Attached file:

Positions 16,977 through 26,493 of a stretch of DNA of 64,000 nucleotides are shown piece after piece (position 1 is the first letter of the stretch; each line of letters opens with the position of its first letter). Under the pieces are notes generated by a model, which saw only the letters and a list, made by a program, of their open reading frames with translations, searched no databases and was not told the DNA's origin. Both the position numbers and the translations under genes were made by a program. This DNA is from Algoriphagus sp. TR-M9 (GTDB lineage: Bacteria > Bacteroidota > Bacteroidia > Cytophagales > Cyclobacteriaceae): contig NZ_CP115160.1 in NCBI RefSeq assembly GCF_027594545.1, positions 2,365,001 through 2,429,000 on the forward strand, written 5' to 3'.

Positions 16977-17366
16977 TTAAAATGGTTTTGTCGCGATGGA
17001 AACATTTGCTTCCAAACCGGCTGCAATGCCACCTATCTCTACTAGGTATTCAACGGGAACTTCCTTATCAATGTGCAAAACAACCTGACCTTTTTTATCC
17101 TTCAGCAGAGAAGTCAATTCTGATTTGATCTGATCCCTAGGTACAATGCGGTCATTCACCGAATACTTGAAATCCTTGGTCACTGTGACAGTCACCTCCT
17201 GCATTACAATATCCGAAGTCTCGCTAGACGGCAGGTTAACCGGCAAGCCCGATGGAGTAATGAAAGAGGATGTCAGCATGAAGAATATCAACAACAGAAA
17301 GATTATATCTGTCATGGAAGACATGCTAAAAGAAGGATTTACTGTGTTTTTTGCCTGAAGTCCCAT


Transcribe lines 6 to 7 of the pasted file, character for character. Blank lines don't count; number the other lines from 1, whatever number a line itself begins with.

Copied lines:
17201 GCATTACAATATCCGAAGTCTCGCTAGACGGCAGGTTAACCGGCAAGCCCGATGGAGTAATGAAAGAGGATGTCAGCATGAAGAATATCAACAACAGAAA
17301 GATTATATCTGTCATGGAAGACATGCTAAAAGAAGGATTTACTGTGTTTTTTGCCTGAAGTCCCAT